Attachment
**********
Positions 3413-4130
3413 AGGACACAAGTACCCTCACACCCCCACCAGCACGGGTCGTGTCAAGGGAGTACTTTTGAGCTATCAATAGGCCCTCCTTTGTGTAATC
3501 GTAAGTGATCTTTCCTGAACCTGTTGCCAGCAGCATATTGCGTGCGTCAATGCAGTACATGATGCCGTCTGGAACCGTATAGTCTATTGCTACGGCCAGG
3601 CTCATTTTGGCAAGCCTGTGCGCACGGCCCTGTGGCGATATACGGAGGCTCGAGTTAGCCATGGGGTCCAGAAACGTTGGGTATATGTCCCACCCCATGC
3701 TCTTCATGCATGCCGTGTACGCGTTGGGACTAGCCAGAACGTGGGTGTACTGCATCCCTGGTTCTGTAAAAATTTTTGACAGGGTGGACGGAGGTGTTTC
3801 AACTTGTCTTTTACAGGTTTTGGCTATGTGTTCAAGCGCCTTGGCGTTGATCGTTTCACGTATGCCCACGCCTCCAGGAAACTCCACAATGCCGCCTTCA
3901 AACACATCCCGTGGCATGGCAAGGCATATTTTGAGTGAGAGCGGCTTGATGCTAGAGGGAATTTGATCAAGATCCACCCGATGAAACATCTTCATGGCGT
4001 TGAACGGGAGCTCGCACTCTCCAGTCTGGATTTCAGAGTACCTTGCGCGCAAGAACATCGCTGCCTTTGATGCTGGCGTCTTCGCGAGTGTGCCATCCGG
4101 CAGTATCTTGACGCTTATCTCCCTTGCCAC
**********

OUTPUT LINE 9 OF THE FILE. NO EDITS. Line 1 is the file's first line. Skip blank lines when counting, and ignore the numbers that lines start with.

4101 CAGTATCTTGACGCTTATCTCCCTTGCCAC